As a result of this, heterosexuality becomes the norm, and anyone who strays beyond it or fails to identify to it is deemed a ‘sexual deviant’ and other such grossly misinformed and offensive terms. Non- binary genders and other sexualities pose a threat to this power that heteronormative patriarchy enjoys because they stand to disprove everything that we have been told about the world and society in general. Two homosexual individuals getting married and raising children of their own can dismantle the entire flawed logic on which heteronormativity has built its fortress. Because by proving the availability of an alternative way of living, one that does not have the authorial stamp of heteronormativity, they’re proving that it’s not the only ‘right way’ there is. Being who you are, then, is essentially an act of rebellion against the entire system. And god knows we need more of that.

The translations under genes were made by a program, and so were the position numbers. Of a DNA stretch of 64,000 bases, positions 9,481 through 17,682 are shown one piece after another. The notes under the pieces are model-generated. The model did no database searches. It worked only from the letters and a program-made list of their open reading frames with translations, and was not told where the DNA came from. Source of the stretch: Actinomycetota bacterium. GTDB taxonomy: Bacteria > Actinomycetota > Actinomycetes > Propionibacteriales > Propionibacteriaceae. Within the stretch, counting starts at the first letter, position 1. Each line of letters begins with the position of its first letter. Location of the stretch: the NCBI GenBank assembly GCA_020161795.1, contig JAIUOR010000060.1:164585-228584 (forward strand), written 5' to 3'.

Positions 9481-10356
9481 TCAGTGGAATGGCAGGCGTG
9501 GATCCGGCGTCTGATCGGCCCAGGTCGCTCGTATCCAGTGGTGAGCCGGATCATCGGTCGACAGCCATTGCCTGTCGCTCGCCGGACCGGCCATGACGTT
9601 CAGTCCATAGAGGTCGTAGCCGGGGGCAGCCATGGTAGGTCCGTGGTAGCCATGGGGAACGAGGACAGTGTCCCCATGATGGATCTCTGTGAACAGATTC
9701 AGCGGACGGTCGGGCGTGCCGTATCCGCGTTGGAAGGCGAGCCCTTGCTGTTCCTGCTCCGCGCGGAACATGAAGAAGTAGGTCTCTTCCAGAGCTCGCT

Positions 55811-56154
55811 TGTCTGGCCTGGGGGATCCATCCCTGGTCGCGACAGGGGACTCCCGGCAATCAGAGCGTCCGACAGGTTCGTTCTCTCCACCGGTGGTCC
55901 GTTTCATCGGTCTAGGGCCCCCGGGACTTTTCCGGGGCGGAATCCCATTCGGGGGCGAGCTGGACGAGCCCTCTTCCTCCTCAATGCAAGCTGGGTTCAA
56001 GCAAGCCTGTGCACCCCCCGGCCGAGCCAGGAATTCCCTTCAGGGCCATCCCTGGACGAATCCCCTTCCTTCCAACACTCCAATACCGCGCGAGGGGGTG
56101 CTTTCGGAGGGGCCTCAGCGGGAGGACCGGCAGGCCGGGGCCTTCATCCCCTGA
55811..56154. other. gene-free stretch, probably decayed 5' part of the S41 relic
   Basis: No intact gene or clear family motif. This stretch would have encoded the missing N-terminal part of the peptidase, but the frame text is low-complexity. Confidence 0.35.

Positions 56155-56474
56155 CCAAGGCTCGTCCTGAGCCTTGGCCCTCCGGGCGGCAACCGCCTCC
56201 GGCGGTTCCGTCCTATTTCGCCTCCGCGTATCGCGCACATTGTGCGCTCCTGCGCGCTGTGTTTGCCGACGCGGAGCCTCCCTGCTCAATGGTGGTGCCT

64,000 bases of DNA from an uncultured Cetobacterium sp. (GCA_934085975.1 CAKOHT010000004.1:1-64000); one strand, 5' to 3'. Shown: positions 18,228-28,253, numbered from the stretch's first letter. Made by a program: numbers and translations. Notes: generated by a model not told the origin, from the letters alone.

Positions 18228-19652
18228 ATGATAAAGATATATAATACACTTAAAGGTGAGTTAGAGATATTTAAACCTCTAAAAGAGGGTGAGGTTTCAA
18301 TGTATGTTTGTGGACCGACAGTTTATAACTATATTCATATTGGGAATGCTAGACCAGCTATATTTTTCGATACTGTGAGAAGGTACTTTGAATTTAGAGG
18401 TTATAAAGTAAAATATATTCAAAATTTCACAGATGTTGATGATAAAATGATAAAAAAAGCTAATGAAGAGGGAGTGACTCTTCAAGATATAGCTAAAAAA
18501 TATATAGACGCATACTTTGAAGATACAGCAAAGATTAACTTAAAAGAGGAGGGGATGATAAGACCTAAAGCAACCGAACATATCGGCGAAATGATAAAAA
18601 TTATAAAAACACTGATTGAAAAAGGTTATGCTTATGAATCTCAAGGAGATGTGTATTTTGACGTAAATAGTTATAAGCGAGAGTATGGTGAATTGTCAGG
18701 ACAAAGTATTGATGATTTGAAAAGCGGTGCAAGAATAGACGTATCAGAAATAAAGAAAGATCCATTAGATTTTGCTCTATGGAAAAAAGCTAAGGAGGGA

Masculinity and femininity are not terms that can be defined in rigid terms. If anything, they are relative terms which mean different things for different people. Yet, it is because of heteronormativity that both these have a definitive check- list of traits that are continually referred to, to box individuals into gender binaries. There is no one singular, one-size-fits-all definition of masculinity or femininity. There is no one way of being a man or a woman; in fact, one shouldn’t even be compelled to identify with either. The sexual division of labor is one such effect of gender binaries wherein men and women are segregated in the labor market based on their predetermined gender roles, with the logic being that women are ‘unfit’ for certain jobs that only men are capable of. This is also rooted in the need to keep women out of the productive market, to deny them agency and smoothly continue their oppression.